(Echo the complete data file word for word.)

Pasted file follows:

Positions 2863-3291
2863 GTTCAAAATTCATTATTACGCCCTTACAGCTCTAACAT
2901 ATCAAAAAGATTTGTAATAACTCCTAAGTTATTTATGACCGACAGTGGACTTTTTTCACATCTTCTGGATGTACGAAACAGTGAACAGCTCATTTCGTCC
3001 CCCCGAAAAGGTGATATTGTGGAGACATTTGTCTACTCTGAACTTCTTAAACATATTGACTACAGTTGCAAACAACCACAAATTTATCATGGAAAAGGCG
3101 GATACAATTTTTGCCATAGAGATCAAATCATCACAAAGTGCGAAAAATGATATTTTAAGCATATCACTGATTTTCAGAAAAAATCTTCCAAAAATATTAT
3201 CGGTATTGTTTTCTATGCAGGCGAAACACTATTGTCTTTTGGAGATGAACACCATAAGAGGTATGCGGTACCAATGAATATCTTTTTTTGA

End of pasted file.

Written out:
Positions 2863-3291
2863 GTTCAAAATTCATTATTACGCCCTTACAGCTCTAACAT
2901 ATCAAAAAGATTTGTAATAACTCCTAAGTTATTTATGACCGACAGTGGACTTTTTTCACATCTTCTGGATGTACGAAACAGTGAACAGCTCATTTCGTCC
3001 CCCCGAAAAGGTGATATTGTGGAGACATTTGTCTACTCTGAACTTCTTAAACATATTGACTACAGTTGCAAACAACCACAAATTTATCATGGAAAAGGCG
3101 GATACAATTTTTGCCATAGAGATCAAATCATCACAAAGTGCGAAAAATGATATTTTAAGCATATCACTGATTTTCAGAAAAAATCTTCCAAAAATATTAT
3201 CGGTATTGTTTTCTATGCAGGCGAAACACTATTGTCTTTTGGAGATGAACACCATAAGAGGTATGCGGTACCAATGAATATCTTTTTTTGA